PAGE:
Stepney Causeway is now known throughout the wide world for the "Ever-Open Door" of Dr. Barnardo's Home for Destitute Children. Once the short narrow street was a fashionable place where City merchants and other well-to-do people dwelt. Among the residents in it may be included Alderman John Shakespeare; one of the Robartes of the banking concern of Robartes, Lubbock & Company, now incorporated with Coutts; Mrs. J. H. Riddell the Victorian novelist; and Mr. C. T. Ritchie, before he entered Parliament as member for the Tower Hamlets and afterwards the St. George's division of it, to become the Home Secretary, and to be afterwards created Lord Ritchie.

The original name of Stepney Causeway was Church Street, the intention being to extend it to Stepney Church as an alternative way to White Horse Street, which was the only road from Ratcliff. Its present designation dates from towards the middle of the eighteenth century, when it was paved and had a narrow bridge crossing over a passage that ran below the level of the street communicating the rope grounds with the warehouses which were the property of John Shakespeare. His father Jonathan removed from Shadwell to Ratcliff in 1700, and his grandfather was John Shakespeare of Shadwell. John the Alderman, ropemaker to his Majesty's Ordnance, West India merchant, whose city office was in Billiter Square, was elected Alderman of the Aldgate Ward in 1749 and Sheriff of London in 1768. An alley (perhaps the longest to be found anywhere) running from Stepney Causeway to Devonport Street, and called James Place, represents to-day the sometime ropewalk.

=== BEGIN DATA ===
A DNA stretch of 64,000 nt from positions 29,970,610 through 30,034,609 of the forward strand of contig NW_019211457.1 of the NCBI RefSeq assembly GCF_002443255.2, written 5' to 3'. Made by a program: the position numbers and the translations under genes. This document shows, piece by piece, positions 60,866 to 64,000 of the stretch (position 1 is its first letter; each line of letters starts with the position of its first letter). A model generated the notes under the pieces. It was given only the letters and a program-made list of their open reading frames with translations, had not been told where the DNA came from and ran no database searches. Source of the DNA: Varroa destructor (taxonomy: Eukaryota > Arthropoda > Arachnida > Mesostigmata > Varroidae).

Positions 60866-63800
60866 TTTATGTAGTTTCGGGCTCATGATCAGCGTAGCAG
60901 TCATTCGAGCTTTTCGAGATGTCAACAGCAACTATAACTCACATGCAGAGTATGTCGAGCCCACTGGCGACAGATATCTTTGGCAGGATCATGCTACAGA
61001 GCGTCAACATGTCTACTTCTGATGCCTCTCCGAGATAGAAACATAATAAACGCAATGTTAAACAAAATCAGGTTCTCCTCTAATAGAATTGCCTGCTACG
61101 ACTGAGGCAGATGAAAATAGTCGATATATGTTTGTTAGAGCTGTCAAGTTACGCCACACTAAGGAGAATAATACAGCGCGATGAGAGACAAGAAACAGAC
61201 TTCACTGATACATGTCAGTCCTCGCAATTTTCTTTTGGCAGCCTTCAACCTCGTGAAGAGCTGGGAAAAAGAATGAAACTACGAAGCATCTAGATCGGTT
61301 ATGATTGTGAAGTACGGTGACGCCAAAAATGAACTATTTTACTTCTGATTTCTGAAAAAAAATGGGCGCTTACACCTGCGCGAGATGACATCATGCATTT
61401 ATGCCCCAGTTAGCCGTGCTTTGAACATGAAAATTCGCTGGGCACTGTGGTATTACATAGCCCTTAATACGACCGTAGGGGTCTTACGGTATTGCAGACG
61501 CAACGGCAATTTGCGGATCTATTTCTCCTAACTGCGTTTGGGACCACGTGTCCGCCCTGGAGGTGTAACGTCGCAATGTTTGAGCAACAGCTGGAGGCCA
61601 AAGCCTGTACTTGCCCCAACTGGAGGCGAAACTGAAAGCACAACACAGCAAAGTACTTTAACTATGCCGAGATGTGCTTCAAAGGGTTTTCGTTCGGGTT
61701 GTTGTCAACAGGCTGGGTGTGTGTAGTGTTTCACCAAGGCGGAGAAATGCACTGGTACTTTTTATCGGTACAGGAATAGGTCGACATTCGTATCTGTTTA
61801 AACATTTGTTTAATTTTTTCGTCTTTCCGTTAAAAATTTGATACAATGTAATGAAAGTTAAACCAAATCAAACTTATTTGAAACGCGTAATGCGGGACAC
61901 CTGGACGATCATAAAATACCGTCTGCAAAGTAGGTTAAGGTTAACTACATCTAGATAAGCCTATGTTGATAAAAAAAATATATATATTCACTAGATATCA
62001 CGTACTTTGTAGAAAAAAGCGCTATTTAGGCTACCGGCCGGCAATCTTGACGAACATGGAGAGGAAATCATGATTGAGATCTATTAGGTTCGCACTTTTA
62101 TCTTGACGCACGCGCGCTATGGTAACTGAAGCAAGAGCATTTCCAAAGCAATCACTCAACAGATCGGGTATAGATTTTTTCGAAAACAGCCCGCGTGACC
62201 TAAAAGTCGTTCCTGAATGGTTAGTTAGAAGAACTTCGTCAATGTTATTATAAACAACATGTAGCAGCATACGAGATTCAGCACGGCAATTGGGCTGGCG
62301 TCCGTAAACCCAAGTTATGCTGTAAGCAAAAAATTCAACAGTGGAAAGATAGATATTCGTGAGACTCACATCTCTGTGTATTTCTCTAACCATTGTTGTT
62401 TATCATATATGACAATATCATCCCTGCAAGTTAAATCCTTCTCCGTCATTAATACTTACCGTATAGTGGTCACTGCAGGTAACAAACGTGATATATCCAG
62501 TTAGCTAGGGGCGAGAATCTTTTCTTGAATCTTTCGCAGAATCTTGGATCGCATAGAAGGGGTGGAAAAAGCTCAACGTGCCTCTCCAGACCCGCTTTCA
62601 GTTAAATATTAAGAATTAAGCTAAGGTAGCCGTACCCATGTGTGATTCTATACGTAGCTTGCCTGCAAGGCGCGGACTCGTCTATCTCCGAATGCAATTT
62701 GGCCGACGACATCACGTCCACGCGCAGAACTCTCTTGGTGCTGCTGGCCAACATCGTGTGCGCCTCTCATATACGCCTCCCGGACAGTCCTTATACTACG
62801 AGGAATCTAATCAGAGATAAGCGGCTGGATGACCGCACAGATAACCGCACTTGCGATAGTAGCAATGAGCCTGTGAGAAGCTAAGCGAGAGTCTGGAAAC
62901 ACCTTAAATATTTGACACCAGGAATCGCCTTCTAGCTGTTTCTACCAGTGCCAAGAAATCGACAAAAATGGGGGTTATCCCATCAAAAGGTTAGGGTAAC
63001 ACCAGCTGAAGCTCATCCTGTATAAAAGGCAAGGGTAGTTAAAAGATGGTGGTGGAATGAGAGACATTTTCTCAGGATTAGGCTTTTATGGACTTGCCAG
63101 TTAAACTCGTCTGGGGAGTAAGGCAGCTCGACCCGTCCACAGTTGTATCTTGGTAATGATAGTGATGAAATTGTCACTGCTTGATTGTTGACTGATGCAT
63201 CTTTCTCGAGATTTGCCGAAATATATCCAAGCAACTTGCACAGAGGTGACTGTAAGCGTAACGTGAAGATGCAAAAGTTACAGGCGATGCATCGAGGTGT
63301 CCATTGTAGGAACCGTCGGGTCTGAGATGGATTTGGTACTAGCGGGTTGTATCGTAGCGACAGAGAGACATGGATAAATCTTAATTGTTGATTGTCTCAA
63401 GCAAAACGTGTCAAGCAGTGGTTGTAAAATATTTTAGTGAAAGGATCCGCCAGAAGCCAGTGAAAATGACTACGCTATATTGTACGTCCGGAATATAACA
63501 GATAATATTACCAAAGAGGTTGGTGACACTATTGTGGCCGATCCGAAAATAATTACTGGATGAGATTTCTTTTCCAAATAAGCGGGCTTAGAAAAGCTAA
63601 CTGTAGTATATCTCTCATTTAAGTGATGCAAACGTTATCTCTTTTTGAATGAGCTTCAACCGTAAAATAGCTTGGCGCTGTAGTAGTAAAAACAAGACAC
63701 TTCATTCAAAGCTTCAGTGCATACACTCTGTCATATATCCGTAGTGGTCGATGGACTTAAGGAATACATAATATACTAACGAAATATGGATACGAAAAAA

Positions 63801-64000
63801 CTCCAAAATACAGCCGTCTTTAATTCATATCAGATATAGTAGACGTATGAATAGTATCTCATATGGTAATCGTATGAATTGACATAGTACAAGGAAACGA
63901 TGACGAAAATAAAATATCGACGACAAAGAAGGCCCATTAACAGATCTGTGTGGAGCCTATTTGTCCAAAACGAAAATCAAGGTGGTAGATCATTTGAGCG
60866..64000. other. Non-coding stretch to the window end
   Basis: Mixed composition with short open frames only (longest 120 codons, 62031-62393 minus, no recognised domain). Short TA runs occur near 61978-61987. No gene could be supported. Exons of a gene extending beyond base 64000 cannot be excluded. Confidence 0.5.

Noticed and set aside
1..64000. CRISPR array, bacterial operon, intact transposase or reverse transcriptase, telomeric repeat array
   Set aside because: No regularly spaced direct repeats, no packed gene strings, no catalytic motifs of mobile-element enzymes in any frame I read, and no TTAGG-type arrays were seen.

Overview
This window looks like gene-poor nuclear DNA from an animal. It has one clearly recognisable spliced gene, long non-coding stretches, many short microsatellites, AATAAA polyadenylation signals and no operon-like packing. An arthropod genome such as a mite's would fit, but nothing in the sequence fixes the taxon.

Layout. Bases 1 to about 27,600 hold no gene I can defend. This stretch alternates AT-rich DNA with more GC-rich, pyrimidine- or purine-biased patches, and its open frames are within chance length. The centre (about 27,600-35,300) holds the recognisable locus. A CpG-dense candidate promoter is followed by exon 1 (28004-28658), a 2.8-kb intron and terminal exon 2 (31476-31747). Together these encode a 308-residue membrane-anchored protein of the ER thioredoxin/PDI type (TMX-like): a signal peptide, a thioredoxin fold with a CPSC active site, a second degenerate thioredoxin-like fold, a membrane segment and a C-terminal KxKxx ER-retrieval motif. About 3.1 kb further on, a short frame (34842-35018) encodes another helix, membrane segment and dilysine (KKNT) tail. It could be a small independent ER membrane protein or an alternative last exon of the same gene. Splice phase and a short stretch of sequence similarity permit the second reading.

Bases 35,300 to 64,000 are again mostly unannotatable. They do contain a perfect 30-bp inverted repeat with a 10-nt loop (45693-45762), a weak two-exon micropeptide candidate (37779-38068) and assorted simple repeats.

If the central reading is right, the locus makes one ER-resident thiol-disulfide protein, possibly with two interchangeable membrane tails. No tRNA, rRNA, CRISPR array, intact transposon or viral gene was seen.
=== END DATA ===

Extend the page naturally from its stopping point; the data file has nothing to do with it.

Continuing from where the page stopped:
Mrs. J. H. Riddell was a deservedly popular novelist of the mid-Victorian period, but her works are now neglected and almost forgotten. She was born here. Her novel, The Race for Wealth, which was published in 1866, relates to a period many years before.

The following quotations from it are little cameos, and give the impressions of one who had acquaintance with the place.